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stituent Assembly” and “War to Victory.”!1! Other women protested the war: in April 100,000 soldiers’ wives marched asking for higher support payments, bread, and peace. Thirty-five of them formed a committee to press for their interests.!12 All political parties competed for women’s support and appointed prominent women to their central committees. The provisional government included two women—Ariadna Tyrkova and Countess Sofya Panina—and a few women ran successfully for seats in the Moscow and Petrograd assemblies. In July, the government gave all citizens over twenty the right to vote, becoming the first European nation outside Scandinavia to enfranchise women. During the Bolshevik Revolution of October 1917, women fought on both sides. Some organized into fighting batallions, others acted as nurses and messengers, guards and sentries. More armed women are estimated to have fought for the Bolsheviks, both in October and the ensuing civil war.!13 In October, Alexandra Rodionova was assigned to ensure that the streetcars kept running on the crucial nights of the Bolshevik takeover. She carried a pistol and dispatched two flatcars armed with machine guns to aid in the attack.!1!4 During the civil war, which lasted from 1917 to 1921, women fought for and supported every faction. Lenin appointed Alexandra Kollontai (18721952), a longtime Bolshevik and feminist, as commissar for public welfare. She had helped to organize the committee of soldiers’ wives, and in November she arranged for the First Congress of Women Workers and Peasants, attended by 1,147 women. Lenin addressed the congress and emphasized the need for women’s participation. “Root out old habits, every cook must learn to rule the state,” he declared that year, and the congress created Zhenodtel, the women’s organization of the new government.!1> Enlisting women as delegates to Zhenodtel brought many peasants and factory workers into new positions of responsibility. “It seemed to me that I had lifted off from the ground and was flying into a dizzying unknown,” Rodionova, the former streetcar conductor, recalled. “The former illiterate working girl had been transformed into a person, powerful with the knowledge of her own rights, a consciousness of responsibility for everything happening in the country.” 116 In contrast to earlier revolutions, the new Soviet Bolshevik government actively legislated to transform women’s lives. In 1918, a new marriage law made marriage a civil ceremony and divorce easy to obtain. Kollontai issued a decree guaranteeing state protection for mothers and children and making maternity hospital care free. In 1920, abortion became legal for the first time in modern Europe. Lenin repeatedly raised the issue of housework, declaring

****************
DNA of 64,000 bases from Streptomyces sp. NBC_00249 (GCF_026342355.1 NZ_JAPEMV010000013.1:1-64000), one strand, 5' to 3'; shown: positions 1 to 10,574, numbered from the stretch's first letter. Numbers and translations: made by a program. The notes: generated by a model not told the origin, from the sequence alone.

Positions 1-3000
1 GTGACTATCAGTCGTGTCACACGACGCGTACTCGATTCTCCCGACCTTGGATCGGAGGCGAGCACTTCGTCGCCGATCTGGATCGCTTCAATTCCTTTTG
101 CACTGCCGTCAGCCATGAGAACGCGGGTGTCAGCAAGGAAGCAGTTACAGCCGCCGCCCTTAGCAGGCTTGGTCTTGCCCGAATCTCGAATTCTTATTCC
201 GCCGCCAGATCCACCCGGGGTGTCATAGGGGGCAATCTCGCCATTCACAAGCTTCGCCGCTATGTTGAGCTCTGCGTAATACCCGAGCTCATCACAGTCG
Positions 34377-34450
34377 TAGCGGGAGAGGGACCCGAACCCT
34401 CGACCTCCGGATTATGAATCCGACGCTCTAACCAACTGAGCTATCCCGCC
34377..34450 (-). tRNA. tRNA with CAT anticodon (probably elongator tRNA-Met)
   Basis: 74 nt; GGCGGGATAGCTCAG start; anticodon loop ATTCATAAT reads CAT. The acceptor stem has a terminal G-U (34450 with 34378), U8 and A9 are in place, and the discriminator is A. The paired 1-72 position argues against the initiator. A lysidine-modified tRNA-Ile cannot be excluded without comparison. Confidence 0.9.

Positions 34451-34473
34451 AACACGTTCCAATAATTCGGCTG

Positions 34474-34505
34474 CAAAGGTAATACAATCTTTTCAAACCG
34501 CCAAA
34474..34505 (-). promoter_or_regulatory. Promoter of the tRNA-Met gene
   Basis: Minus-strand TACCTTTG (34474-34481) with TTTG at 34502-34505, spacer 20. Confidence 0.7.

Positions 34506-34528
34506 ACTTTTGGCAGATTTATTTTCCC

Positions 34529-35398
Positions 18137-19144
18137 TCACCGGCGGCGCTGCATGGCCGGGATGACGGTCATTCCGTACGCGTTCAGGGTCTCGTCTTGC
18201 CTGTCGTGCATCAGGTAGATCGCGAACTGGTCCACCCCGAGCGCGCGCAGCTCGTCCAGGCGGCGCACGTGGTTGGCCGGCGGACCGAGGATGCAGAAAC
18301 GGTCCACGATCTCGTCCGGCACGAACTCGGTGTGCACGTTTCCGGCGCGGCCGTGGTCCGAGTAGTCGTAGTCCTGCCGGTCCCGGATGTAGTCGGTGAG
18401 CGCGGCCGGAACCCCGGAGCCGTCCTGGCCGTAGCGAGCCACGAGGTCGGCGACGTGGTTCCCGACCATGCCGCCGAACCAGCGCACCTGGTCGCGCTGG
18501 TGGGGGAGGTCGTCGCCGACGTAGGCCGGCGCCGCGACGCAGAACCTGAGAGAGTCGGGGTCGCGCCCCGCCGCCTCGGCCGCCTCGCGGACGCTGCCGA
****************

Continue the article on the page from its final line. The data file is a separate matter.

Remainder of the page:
in 1919 that